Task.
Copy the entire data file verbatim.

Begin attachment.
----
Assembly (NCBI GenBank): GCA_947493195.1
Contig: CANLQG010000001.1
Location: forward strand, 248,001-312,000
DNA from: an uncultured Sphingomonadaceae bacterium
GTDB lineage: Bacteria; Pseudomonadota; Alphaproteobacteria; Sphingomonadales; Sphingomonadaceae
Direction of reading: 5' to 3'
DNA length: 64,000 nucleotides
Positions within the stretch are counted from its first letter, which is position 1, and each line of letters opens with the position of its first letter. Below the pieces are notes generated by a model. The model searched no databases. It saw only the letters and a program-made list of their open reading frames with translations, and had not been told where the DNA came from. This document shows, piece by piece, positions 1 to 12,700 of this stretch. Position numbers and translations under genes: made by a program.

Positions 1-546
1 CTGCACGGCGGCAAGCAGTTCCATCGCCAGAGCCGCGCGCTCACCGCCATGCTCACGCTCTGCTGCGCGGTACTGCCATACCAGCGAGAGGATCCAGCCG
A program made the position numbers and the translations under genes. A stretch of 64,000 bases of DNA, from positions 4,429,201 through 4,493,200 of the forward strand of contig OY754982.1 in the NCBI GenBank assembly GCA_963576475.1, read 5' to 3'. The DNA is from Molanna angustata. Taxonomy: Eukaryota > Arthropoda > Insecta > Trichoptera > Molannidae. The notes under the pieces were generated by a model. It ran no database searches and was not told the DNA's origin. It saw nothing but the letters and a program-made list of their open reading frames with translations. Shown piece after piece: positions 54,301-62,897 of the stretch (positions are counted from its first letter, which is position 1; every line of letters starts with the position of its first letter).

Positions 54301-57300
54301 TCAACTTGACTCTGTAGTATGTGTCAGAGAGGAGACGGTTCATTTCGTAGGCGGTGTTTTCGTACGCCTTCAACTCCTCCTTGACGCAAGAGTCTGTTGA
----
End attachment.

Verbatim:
Assembly (NCBI GenBank): GCA_947493195.1
Contig: CANLQG010000001.1
Location: forward strand, 248,001-312,000
DNA from: an uncultured Sphingomonadaceae bacterium
GTDB lineage: Bacteria; Pseudomonadota; Alphaproteobacteria; Sphingomonadales; Sphingomonadaceae
Direction of reading: 5' to 3'
DNA length: 64,000 nucleotides
Positions within the stretch are counted from its first letter, which is position 1, and each line of letters opens with the position of its first letter. Below the pieces are notes generated by a model. The model searched no databases. It saw only the letters and a program-made list of their open reading frames with translations, and had not been told where the DNA came from. This document shows, piece by piece, positions 1 to 12,700 of this stretch. Position numbers and translations under genes: made by a program.

Positions 1-546
1 CTGCACGGCGGCAAGCAGTTCCATCGCCAGAGCCGCGCGCTCACCGCCATGCTCACGCTCTGCTGCGCGGTACTGCCATACCAGCGAGAGGATCCAGCCG
A program made the position numbers and the translations under genes. A stretch of 64,000 bases of DNA, from positions 4,429,201 through 4,493,200 of the forward strand of contig OY754982.1 in the NCBI GenBank assembly GCA_963576475.1, read 5' to 3'. The DNA is from Molanna angustata. Taxonomy: Eukaryota > Arthropoda > Insecta > Trichoptera > Molannidae. The notes under the pieces were generated by a model. It ran no database searches and was not told the DNA's origin. It saw nothing but the letters and a program-made list of their open reading frames with translations. Shown piece after piece: positions 54,301-62,897 of the stretch (positions are counted from its first letter, which is position 1; every line of letters starts with the position of its first letter).

Positions 54301-57300
54301 TCAACTTGACTCTGTAGTATGTGTCAGAGAGGAGACGGTTCATTTCGTAGGCGGTGTTTTCGTACGCCTTCAACTCCTCCTTGACGCAAGAGTCTGTTGA